Do you experience restricted movement? Aches and pains? Sore, tight muscles? Poor posture? Text neck? Sit too much? Any of these can result in poor performance, fatigue, altered breathing patterns, degenerative disc disease, neck, knee and back pain, headaches, structural imbalances, and other health problems. Bring your body into balance by using the foam roller for just a few minutes every day.
Foam rolling is a very therapeutic technique that helps to break up muscular knots, tight fascia and connective tissue tension.
? Improved muscle recovery, alleviates delayed onset muscle soreness (DOMS)
? Self-myofascial release (SMR) using the foam roller can assist in breaking down scar tissue and encourages the release of fascia as you work your way from one end of the muscle to the other (starting at the origin and working toward the insertion).
? Foam roller exercises are highly beneficial and effective injury prevention, prehab, rehab and recovery self-care therapy that is easy, effective and inexpensive
? Promotes and supports a healthy lymphatic system
? Foam rolling helps to release trigger points and knots, and minimizes pain, tension, muscle tenderness and joint pain
? Improves posture
Round foam rollers come in various lengths and densities that can be used to release trigger points and break up tight and tangled fascia. I use a foam roller that is 6″ round and 36″ long.
Learning how to effectively use a foam roller pre- and post-exercise training or for DIY physical therapy can be a major game changer for your posture, workouts, performance and recovery. Exercise can induce various degrees of fatigue in the musculoskeletal, nervous, and metabolic systems. Various degrees of discomfort or pain and inflammation can be associated with a sedentary lifestyle and also with exercise, depending on the frequency, intensity, duration, and type of exercise performed.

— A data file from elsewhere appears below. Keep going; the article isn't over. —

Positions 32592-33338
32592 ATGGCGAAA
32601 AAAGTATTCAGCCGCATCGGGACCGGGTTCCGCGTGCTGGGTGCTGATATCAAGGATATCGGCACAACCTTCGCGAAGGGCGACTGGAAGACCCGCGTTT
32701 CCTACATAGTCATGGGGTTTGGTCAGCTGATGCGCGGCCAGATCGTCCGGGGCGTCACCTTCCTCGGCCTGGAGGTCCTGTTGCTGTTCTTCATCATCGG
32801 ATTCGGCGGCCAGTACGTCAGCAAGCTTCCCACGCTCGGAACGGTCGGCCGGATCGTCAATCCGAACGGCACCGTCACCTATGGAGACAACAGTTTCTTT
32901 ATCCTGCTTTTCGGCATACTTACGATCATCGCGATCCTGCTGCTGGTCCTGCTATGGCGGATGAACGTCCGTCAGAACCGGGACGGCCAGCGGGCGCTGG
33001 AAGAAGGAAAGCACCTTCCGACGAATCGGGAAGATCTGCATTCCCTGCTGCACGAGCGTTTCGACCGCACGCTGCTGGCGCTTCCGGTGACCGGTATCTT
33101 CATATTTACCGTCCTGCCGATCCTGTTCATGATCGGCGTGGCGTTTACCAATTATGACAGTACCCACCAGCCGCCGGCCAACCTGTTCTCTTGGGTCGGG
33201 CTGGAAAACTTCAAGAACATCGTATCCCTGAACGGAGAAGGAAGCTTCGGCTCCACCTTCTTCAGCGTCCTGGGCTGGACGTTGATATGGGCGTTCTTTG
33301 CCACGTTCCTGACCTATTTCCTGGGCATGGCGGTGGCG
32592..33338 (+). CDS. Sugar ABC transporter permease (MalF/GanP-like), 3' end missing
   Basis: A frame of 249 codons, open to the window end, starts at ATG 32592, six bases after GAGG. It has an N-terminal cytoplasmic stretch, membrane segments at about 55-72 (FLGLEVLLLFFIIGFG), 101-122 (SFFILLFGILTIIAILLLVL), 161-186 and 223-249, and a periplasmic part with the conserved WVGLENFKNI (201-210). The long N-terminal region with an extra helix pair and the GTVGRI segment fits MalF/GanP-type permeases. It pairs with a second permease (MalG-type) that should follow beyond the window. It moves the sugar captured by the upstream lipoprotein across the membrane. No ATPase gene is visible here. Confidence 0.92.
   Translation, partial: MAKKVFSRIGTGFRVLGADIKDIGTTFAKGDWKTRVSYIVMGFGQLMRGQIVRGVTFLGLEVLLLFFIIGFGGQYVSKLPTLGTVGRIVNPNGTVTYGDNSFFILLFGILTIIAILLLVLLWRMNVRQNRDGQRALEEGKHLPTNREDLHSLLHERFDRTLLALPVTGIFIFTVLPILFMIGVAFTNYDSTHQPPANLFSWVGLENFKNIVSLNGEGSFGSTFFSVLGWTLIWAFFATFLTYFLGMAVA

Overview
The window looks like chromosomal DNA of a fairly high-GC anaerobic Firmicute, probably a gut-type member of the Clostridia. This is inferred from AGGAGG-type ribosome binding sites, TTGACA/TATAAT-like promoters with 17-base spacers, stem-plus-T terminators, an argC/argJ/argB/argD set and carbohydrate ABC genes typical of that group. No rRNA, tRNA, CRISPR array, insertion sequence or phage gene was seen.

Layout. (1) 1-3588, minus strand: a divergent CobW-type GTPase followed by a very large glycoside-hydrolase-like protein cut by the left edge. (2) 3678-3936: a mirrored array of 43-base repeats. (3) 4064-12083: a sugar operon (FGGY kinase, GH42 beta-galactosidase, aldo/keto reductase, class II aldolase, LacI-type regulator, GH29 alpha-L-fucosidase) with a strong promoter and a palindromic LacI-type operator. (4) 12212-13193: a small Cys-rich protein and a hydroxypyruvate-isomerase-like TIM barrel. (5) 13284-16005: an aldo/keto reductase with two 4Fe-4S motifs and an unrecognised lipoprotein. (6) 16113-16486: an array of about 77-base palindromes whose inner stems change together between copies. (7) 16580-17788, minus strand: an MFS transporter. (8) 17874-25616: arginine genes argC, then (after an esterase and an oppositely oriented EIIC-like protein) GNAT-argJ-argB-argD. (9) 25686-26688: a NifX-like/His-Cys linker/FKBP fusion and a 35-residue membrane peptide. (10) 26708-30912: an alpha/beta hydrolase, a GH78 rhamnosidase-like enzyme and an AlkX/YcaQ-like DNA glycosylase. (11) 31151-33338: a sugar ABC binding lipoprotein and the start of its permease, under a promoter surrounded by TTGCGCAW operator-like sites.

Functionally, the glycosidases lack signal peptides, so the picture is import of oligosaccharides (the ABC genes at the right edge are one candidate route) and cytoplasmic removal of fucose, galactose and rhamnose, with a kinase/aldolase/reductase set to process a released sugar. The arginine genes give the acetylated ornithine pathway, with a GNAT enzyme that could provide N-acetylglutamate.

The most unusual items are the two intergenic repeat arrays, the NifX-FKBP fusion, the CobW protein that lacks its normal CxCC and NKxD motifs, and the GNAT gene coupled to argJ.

During self-myofascial release (SMR), pressure is applied to a muscle using a foam roller causing activation of the Golgi Tendon Organ (GTO), which in turn signals muscle spindles to release and relax the muscle being worked on. The GTO is extremely sensitive to changes of tension in the muscle.
Foam roller exercises post-training (after exercise) can be held for longer periods of time to enhance recovery from DOMS while breathing deeply. Trigger point therapy using the foam roller before exercise prepares and excites the body for the imposed demands and activity that will be placed upon it.
To target the piriformis, bring the ankle of the working leg above the knee of the supporting leg. Position your body so the side of your glute (the meaty area), above the hip bone, is on the foam roller. Adjust the pressure as you shift your weight forward and back on the roller to locate the trigger point within the external hip rotators. Helps with relieving low back pain (LBP).
Start with the foam roller at the middle of your thigh. Work the top half of the quad first, starting at the mid-thigh working toward the top. Then, work all the way down the front of the thigh to your knee. Position yourself so the front of your thigh is resting on top of the foam roller. Be sure to work both the vastus medialis (inner area of front thigh) and vastus lateralis (outer area of front thigh) by adjusting the angle of your thigh on the roller.
Lie with your shoulder blades on the foam roller and your feet on the ground. Your butt is off the floor and your hands cradle the weight of your head, supporting your neck. Draw the elbows toward one another to focus more on the rhomboids.
Lie on your side and place your armpit on the foam roller. The arm is straight, thumb up. Rotate the arm externally until you feel a stretch in the lat and then return it to the starting position. This particular foam roller exercise flushes toxins toward the concentration of lymph nodes in the arm pit.
Lie vertically on the foam roller with your head and your entire spine down to the sacrum supported on the foam roller. This helps restore the natural curves of your spine and elongates the anterior longitudinal ligament of the spine.
Stay here, chill, relax and breathe deeply for 2-5 minutes.